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PoC Exploit Released for Unpatched Flaw Affecting Chromium-Based Browsers

A researcher has made public a proof-of-concept (PoC) exploit for a recently discovered vulnerability affecting Chrome, Edge and other Chromium-based web browsers.

On April 7, at the Pwn2Own 2021 hacking competition, Bruno Keith and Niklas Baumstark of Dataflow Security earned $100,000 for a remote code execution exploit that works against web browsers that are based on Google’s open source Chromium project. The researchers demonstrated the exploit against both Chrome and Microsoft Edge. Visiting a specially crafted website is required to trigger the exploit.

Google has started working on a patch, but it has yet to be rolled out to regular users. In the meantime, 18-year-old researcher Rajvardhan Agarwal, who describes himself as an exploit developer, noticed a change made by Google to the v8 JavaScript engine used by Chrome in response to the vulnerability disclosed by Keith and Baumstark, which enabled him to develop an exploit for it.

Baumstark has confirmed on Twitter that Agarwal’s exploit appears to leverage a vulnerability they demoed at Pwn2Own.

In its current form, the exploit released by Agarwal only works if the sandbox is disabled in the browser — a separate sandbox escape vulnerability is required for exploitation against default configurations.

However, the researcher told SecurityWeek that his exploit could still be used against apps and services that use an embedded version of Chromium, which runs without a sandbox.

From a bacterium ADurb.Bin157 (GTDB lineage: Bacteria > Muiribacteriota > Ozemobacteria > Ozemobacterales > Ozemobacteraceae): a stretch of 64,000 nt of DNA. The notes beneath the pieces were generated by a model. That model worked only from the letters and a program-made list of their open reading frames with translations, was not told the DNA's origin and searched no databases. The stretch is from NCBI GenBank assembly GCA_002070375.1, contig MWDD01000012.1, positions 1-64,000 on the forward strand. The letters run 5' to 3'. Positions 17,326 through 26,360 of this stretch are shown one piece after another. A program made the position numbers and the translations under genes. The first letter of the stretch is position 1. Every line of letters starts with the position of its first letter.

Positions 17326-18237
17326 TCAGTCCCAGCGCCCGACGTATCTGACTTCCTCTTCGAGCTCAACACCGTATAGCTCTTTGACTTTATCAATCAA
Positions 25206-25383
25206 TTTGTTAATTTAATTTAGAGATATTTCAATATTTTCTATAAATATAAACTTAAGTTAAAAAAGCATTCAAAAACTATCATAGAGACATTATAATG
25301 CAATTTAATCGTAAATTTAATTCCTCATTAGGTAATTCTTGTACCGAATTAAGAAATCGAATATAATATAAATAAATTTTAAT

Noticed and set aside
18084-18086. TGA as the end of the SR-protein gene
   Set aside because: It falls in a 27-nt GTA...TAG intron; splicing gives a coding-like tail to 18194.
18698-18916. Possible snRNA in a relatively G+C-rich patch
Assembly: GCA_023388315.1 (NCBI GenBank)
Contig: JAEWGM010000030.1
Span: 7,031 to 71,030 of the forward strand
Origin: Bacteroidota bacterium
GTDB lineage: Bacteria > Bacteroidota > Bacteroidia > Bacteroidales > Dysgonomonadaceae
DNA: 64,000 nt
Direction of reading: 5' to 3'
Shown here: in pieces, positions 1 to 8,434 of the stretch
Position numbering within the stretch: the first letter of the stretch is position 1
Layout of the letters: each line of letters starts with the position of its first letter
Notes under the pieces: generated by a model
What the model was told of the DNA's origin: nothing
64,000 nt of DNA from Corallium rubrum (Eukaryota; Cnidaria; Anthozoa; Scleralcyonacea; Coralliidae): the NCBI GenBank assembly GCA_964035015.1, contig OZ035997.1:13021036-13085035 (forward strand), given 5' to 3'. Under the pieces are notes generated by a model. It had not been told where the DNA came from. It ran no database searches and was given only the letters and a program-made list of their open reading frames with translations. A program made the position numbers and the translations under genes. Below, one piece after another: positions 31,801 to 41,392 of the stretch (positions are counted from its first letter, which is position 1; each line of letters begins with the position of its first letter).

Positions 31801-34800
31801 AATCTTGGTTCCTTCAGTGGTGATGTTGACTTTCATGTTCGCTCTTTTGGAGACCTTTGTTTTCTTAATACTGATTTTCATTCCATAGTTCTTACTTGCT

“It is also possible to use this exploit without a sandbox escape to achieve universal XSS, which can be used to access logged-in accounts, etc,” Agarwal explained.

The researcher said he had tested his exploit on Chrome and Edge, but he believes it works against other Chromium-based browsers as well, including Opera and Brave. Chrome 90 is scheduled for release on Tuesday, but it remains to be seen if it will patch this vulnerability.

Agarwal told SecurityWeek that he released the exploit to prove a point.

“Last year, Google changed the patch-gapping period from 33 days to 15 days. This was a demonstration to show that it is still possible to develop weaponized exploits during the patch-gapping period,” he said.

Patch-gapping refers to exploiting open source software vulnerabilities that have already been fixed by developers — or are in the process of being patched — before the actual patch is shipped to regular users.

Related: Microsoft Probing Possible PoC Exploit Code Leak

Related: Google Releases PoC Exploit for Browser-Based Spectre Attack

Related: PoC Exploits Created for Recently Patched 'BlueGate' Windows Server Flaws

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Eduard Kovacs (@EduardKovacs) is a contributing editor at SecurityWeek. He worked as a high school IT teacher for two years before starting a career in journalism as Softpedia’s security news reporter. Eduard holds a bachelor’s degree in industrial informatics and a master’s degree in computer techniques applied in electrical engineering.